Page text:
Mobile TV's weak U.S. signal

Olga Kharif
06 Mar 2008
00:00

Back in March, 2007, the outlook for Qualcomm's (QCOM) $800 million bet on broadcasting TV signals to cell phones was all smiles. Verizon Wireless had just launched the first commercial service based on Qualcomm's MediaFlo TV network, an eight-channel package, for as little as $15 a month. At about the same time, AT&T (T) said it would introduce MediaFlo by late 2007. Qualcomm even revealed it was testing the service with British Sky Broadcasting, a coup given the European Union's decision to back a rival wireless mobile-TV technology. Several Asian trials were under way as well. In short, MediaFlo was on a roll; analysts began predicting Qualcomm might spin off the business with a public stock offering as early as this year.

Yet one year later, Verizon Wireless is still the only commercial provider of MediaFlo service, and it has yet to disclose any data on customer usage. While Verizon rarely reveals subscriber tallies for specific premium services, it does periodically trumpet statistics that illustrate the growing popularity of text messaging and downloading ringtones, music, and video games. The vacuum of similar pronouncements about MediaFlo a full year after its launch as V Cast Mobile TV isn't an encouraging sign. Nor is the fact that Verizon, with a lineup of nearly 40 handsets, offers just four with the necessary TV tuners.

Qualcomm says all is well with the venture. 'We [and Verizon] are both happy with the uptake and how it's going,' says Gina Lombardi, president of MediaFlo USA. Yet Lewis Ward, a research manager at consultancy IDC (IDC), estimates Verizon Wireless has only signed up tens of thousands of subscribers for the TV service so far. Verizon didn't make a spokesperson available to discuss the topic.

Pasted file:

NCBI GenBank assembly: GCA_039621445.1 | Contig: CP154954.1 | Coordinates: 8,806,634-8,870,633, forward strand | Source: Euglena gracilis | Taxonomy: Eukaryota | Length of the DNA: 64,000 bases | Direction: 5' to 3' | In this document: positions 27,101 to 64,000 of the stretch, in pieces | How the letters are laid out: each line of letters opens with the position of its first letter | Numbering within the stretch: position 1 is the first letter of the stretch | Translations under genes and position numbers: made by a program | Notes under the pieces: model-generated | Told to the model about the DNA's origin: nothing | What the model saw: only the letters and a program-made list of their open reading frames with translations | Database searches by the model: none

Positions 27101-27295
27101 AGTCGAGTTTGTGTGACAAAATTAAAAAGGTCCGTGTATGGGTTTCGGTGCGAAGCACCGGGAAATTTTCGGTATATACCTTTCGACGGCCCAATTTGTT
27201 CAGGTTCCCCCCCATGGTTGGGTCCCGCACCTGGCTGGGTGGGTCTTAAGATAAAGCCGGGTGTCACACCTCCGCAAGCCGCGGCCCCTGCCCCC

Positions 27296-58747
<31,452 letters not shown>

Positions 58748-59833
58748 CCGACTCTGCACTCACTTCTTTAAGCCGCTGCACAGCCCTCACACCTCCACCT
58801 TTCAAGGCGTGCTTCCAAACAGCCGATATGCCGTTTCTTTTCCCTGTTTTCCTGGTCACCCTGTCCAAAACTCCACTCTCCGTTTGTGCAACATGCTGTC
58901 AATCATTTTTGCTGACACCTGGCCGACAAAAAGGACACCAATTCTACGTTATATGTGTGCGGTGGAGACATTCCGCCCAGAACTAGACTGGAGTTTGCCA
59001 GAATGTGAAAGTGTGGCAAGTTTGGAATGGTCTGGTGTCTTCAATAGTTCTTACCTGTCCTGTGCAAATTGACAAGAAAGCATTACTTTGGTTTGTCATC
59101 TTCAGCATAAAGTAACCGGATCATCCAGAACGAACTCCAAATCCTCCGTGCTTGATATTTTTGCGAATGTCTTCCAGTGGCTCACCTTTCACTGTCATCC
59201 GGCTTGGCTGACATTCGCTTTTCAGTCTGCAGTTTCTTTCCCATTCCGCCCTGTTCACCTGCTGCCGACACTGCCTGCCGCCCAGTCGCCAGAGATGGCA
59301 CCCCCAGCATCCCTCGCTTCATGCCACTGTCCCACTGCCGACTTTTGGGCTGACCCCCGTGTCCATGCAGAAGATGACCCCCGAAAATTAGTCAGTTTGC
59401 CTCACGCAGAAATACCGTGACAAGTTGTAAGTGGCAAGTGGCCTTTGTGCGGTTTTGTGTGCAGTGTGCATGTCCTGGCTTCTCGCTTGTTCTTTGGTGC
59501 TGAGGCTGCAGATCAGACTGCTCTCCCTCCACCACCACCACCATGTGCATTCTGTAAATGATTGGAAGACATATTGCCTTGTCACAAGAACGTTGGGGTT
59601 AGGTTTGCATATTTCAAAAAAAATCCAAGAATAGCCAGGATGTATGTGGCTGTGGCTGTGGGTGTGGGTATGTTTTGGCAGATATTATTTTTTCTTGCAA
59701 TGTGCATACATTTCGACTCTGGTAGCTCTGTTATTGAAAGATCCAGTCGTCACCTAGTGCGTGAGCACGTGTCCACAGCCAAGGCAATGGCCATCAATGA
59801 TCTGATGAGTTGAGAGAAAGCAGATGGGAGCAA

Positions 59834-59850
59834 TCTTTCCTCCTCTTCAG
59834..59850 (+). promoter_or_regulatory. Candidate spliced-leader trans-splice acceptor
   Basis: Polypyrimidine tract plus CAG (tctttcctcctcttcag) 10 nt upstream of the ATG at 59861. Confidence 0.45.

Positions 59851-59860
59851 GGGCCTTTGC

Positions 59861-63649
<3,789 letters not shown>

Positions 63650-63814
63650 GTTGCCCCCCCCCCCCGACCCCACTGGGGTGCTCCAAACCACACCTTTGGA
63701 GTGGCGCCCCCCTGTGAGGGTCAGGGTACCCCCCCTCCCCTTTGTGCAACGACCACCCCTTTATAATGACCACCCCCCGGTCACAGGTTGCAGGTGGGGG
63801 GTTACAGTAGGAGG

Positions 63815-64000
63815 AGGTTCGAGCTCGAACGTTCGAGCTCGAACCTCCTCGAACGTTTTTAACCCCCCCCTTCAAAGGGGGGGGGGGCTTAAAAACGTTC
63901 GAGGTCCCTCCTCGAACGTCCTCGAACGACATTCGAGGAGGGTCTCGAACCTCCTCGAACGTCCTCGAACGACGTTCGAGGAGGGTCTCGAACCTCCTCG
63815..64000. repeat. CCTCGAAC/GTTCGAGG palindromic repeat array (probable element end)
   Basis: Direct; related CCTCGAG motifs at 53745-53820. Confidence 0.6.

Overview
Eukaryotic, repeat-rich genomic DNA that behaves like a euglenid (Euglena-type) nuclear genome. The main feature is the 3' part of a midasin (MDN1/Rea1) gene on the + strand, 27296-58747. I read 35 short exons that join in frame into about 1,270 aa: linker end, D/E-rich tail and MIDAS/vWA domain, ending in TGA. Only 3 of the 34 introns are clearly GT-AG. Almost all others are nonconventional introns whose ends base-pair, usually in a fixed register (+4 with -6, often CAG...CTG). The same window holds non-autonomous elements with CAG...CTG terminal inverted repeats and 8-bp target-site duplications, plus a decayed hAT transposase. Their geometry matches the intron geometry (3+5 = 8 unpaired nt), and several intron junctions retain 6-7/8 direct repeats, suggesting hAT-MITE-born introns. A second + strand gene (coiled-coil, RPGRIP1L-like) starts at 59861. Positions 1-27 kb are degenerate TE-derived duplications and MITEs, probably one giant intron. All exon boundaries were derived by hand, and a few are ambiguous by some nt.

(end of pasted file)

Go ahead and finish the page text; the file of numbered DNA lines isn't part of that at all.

AT&T, meanwhile, has delayed its MediaFlo launch twice without explanation. 'We still plan to announce [MediaFlo],' says spokesperson Mark Siegel, declining to offer a new target date or discuss the cause for the delay. Likewise, there's been no announcement that any of the foreign carriers testing the service are preparing for a commercial launch.

Not yet in demand

To be sure, MediaFlo isn't the only mobile video service that's taken off more slowly than expected. While most don't feature live broadcasts, carriers have been offering downloads of short video clips and TV episodes for some time. Both Sprint (S) and AT&T offer MobiTV, which transmits live but jittery feeds of real and customized cable channels over the cellular network. With more than 3 million users worldwide, MobiTV may be the most successful service, and yet it's taken more than three years to build that customer base.

'In the early going, [these services] were overhyped,' says Seamus McAteer, senior analyst at researcher M:Metrics. 'Today, mobile video aggregate viewership is only about 2% [of U.S. wireless users]. And I don't see its promise fulfilled for another 18 months.' Just two years ago, some analysts were predicting 10% adoption by 2008.

Some experts question the willingness of consumers to pay very much, if anything, to watch video on even the biggest phone screens. 'There have been some struggles regarding how [mobile video] is priced,' says David Chamberlain, an analyst with consultancy In-Stat. A survey of 1,004 users last year by In-Stat found that while many people were interested in viewing mobile video, 80% of the respondents said they wouldn't pay $15 a month for it.

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